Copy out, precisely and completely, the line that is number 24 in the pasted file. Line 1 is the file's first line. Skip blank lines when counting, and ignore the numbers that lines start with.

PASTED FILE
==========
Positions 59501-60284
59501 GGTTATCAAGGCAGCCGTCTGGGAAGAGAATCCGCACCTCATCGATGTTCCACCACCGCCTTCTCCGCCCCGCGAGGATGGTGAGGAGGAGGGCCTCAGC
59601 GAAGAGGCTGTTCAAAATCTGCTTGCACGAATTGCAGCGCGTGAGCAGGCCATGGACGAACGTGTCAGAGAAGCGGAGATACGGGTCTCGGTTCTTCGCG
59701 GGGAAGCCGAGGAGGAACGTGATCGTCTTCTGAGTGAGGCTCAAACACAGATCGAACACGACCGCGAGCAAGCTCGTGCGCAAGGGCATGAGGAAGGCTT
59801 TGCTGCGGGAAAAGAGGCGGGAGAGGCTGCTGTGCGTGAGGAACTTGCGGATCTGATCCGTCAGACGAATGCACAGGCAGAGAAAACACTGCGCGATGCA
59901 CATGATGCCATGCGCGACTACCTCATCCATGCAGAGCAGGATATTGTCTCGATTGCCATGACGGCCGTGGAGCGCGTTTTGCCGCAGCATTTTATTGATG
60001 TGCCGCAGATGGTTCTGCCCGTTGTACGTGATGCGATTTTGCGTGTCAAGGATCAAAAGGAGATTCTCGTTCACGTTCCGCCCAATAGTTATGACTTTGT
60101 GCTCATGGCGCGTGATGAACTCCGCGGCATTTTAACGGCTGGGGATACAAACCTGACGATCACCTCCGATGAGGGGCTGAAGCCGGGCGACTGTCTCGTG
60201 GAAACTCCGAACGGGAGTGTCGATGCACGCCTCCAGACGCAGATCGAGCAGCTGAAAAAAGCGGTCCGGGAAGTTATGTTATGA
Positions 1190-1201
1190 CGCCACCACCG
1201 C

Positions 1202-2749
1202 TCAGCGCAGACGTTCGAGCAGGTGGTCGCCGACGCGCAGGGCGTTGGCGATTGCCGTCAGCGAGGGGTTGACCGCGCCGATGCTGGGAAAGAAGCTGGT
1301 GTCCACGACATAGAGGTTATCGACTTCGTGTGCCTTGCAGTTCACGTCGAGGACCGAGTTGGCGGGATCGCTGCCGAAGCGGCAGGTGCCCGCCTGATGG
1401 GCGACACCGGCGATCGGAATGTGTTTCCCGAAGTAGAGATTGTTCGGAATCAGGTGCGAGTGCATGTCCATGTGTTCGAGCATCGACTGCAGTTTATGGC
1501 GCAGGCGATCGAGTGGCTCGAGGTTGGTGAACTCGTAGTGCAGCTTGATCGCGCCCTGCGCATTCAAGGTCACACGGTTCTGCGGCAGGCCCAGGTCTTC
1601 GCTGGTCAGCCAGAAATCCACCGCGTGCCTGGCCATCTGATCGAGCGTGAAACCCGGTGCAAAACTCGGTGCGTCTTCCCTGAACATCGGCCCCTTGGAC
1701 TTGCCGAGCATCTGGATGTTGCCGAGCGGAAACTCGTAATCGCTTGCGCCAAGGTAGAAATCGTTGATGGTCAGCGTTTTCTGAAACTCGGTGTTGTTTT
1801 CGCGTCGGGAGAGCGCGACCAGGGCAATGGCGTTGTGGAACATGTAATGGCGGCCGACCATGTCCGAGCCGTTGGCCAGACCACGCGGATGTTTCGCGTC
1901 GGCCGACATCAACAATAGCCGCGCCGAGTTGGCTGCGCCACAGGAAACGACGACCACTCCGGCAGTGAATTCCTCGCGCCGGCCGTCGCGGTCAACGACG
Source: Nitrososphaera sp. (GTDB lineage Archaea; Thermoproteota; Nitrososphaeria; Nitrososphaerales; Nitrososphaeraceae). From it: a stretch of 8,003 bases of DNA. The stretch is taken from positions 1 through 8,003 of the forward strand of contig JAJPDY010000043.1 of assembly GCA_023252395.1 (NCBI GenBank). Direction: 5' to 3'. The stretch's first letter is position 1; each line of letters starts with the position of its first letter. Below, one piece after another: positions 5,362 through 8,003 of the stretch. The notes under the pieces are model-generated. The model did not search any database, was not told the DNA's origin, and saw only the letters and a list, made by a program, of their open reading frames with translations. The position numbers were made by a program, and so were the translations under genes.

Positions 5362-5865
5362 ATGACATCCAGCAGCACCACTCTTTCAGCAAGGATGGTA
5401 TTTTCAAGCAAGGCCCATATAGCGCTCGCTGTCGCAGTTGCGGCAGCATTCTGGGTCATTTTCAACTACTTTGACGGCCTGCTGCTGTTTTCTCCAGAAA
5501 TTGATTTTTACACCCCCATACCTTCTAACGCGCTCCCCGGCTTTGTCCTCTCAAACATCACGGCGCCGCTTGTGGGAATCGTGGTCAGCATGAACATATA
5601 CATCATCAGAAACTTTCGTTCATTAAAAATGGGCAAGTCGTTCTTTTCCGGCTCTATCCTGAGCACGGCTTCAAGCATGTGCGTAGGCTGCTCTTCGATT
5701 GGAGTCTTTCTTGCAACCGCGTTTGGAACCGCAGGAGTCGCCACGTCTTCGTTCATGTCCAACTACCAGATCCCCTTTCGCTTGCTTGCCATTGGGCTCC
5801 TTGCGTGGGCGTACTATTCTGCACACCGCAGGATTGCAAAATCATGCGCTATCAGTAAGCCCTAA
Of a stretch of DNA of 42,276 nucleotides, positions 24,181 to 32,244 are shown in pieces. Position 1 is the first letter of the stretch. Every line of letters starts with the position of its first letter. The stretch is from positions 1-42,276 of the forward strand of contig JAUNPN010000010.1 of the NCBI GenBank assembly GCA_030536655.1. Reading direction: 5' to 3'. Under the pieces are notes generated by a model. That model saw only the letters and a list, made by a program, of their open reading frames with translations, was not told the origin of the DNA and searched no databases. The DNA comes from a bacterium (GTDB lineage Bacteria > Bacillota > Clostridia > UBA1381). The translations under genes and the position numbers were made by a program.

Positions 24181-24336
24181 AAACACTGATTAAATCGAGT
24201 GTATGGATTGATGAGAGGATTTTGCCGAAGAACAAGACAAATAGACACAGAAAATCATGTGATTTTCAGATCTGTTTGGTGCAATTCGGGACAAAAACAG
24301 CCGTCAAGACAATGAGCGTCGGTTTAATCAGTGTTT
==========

5362 ATGACATCCAGCAGCACCACTCTTTCAGCAAGGATGGTA